By: Dr. Rachel Ollivier (RN, PhD), Nurse Practitioner Student at Queen’s University
The first-ever Queen Elizabeth Scholars Symposium, hosted on March 27th, 2023 at the McGill University Faculty Club, saw over 75 attendees (including 53 Scholars) gather to network, share inspiration, and promote innovation. The event provided a platform to hear about the work of a tremendously diverse group of individuals, each accomplished in their own right. With the Queen Elizabeth Scholars (QES) program now entering its eleventh year, many of the Scholars are continuing to push boundaries and foster excellence in a variety of sectors, including climate action, energy security, economics, health care, law, engineering, and other non-profit work.
Dalhousie was well-represented at the event, with attendees including QES alumni Ivan Okello (2018), Rachel Morgan (2015), Jeremy Ryant (2015), and myself (2018). While certain discussions revolved around naming critical issues, it was clear from the outset that each Scholar has set out to solve these issues in their own way. The event opened with an alumni panel, moderated by Ikem Opara and featuring Dal’s very own Jeremy Ryant, who is now a practicing lawyer at McInnes Cooper in Halifax.
The event promoted idea-sharing among Scholars through various formal and informal breakout sessions. Some key takeaways from the symposium included:
- Defining health vs. wellness: These are very different terms. Using the WHO’s definition of ‘health’, we can see that it encompasses emotional, mental, and physical health. However, there are also limits to this definition. Each individual will have their own definition of health that is deeply personal. Health care policies and practices must acknowledge that people should, can, and will define health on their own terms.
- We must lead with joy. For example, the behaviour change that is required to protect our climate is currently framed as inconvenient, sacrificial, and negative. It doesn’t have to be this way- nor should it be this way. We need to reframe it as something that is enriching, fun, and positive, not as a ‘chore’.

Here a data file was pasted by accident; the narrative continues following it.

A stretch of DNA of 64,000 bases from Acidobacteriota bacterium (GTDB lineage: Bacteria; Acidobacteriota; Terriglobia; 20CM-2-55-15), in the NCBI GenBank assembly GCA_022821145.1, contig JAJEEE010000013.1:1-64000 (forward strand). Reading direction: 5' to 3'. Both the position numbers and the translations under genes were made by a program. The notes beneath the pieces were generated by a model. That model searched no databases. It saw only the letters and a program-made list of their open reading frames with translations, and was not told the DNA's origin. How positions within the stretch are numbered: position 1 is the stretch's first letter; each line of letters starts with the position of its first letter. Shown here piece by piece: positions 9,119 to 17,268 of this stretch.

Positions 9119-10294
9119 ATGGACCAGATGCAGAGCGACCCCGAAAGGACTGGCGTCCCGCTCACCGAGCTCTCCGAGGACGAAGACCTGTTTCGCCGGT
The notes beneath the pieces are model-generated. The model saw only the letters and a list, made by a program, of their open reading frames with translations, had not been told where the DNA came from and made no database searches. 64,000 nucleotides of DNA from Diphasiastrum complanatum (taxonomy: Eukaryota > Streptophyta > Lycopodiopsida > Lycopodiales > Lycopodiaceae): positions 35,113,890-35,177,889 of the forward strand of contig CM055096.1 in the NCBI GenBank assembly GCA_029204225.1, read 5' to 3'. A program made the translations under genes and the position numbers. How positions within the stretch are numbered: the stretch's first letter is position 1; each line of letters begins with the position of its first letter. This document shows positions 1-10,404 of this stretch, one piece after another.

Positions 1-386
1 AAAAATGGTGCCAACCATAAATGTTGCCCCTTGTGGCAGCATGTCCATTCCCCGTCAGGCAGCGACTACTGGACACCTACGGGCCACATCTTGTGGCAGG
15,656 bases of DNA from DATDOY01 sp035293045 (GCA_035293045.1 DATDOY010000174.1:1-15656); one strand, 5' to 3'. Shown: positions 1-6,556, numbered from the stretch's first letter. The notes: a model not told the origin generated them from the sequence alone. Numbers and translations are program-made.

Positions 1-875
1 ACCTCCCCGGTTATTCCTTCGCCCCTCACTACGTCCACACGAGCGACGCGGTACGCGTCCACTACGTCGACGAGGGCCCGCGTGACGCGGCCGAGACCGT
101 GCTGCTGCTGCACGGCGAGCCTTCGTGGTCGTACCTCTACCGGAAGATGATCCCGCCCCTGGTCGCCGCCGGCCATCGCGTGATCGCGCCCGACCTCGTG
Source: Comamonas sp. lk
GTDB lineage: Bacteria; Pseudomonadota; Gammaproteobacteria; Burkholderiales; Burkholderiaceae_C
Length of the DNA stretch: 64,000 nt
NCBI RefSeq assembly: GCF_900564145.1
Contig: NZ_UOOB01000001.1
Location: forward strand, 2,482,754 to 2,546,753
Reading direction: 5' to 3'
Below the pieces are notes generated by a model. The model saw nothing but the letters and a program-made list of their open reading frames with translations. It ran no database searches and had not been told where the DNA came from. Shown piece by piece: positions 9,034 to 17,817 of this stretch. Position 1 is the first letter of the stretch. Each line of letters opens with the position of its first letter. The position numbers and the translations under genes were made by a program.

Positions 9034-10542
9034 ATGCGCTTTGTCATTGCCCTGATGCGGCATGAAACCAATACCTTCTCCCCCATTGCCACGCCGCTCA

- Education is an essential stepping stone to opportunity. As it stands, education is shaped to make you labour in a labour market, when it should be teaching you how to be a good person. We need to think of the things that make people human.
- There are multiple ways of knowing. To truly learn from and collaborate with one another, we need to eliminate the transactional nature of relationships. Looking at the epistemology behind local and/or Indigenous knowledge (both within Canada and abroad) is critical. Part of this change requires us to value different ways of learning. A PhD is not the only form of ‘expertise’.
- When discussing global funding bodies, such as the Bill & Melinda Gates Foundation, it is clear that funding must be put into pre-existing infrastructure. The country and community must be the ones to decide the priorities. This is essential to facilitating a ‘bottom up’ approach to global health work.
I would like to thank the Rideau Hall Foundation for supporting my attendance. Until next time!